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Reliance on robots partially to blame for Model 3 production delays, says Elon Musk

For companies rushing to automate, a cautionary tale from the most automation-heavy carmaker on the planet.

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A surfeit of automation introduced too quickly in Tesla's Model 3 production line may be partially to blame for delays.

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That's according to Elon Musk, who gave CBS This Morning host Gayle King a walkthrough of the Model 3 line and answered questions about missed targets and production delays.

Since launching last summer, the Model 3, which costs $35,000 for the base model and is touted as the first affordable electric car, has been the subject of much analyst handwringing.

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A Bloomberg tool that estimates Model 3 production based on VIN registrations puts the current pace at about 3,000 units per week, far below the company's stated target of 5,000 units sustainably produced per week by the end of Q4 last year.

Prompted by delays, Musk personally took over Model 3 production from SVP of engineering Doug Field earlier this month.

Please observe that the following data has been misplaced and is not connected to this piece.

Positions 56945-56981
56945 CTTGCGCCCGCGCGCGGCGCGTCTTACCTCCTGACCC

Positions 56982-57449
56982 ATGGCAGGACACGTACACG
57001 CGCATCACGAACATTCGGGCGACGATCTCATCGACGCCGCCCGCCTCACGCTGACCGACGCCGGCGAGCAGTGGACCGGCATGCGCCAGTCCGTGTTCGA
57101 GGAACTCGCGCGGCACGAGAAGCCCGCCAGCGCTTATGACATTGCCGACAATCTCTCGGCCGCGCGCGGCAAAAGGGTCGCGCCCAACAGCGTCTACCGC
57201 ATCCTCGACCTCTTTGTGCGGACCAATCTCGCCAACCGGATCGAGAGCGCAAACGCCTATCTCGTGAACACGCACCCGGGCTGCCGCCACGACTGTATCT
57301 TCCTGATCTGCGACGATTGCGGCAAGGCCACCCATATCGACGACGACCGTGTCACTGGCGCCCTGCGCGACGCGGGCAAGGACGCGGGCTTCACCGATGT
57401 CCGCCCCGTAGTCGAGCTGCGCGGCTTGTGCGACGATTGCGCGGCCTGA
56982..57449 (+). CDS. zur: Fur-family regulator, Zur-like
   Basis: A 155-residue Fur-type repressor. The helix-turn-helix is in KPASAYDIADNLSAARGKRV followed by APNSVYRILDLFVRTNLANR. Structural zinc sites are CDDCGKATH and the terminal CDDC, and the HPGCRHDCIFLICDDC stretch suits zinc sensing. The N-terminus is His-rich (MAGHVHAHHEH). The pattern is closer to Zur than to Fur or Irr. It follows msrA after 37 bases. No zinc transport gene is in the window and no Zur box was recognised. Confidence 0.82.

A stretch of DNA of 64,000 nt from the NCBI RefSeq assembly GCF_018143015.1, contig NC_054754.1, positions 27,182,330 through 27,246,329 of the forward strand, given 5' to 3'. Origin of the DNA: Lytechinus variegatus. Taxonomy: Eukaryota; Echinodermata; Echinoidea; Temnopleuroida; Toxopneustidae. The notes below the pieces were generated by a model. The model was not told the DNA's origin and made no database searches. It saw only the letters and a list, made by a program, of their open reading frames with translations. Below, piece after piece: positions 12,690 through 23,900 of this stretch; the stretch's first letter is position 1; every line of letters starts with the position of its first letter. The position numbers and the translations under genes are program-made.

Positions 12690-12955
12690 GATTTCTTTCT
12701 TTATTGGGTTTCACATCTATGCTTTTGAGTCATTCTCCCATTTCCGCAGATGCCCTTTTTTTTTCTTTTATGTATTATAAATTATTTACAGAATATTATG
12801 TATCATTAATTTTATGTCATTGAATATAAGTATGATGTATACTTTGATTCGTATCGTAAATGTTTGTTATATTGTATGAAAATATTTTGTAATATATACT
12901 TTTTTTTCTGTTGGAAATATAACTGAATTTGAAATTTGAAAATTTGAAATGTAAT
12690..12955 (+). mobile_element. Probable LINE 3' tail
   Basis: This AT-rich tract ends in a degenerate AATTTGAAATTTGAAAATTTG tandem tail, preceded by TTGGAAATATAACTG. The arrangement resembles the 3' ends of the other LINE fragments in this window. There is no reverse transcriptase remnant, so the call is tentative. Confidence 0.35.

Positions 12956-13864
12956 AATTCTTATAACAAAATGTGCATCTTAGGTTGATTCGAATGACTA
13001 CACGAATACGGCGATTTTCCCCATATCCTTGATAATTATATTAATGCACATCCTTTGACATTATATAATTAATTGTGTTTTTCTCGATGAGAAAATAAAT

The Model 3 line, located in the company's Fremont, California, factory, is one of the most automation-heavy auto production lines ever built.

Though often overshadowed by Musk's very public concerns about robots and artificial intelligence, the CEO and entrepreneur has long been a staunch supporter of industrial automation at Tesla. In November of last year Telsa acquired Perbix, a company that makes automated manufacturing equipment.

Musk also stated in a 2016 shareholder meeting that the secret sauce in car production is perfecting the machines that build the machines.

But in the King interview he struck a different note, suggesting the company may have automated too many processes too quickly. He made specific reference to a huge network of conveyer belts that had to be ripped out because it wasn't working properly.

Tesla paused Model 3 production for a week in February to improve automation. He's described the process of making the Model 3 as "production hell."

There are around 10,000 human workers at the company's Fremont factory. In the CBS interview, King suggested there weren't enough humans working among the robots.

"I agree," Musk replied.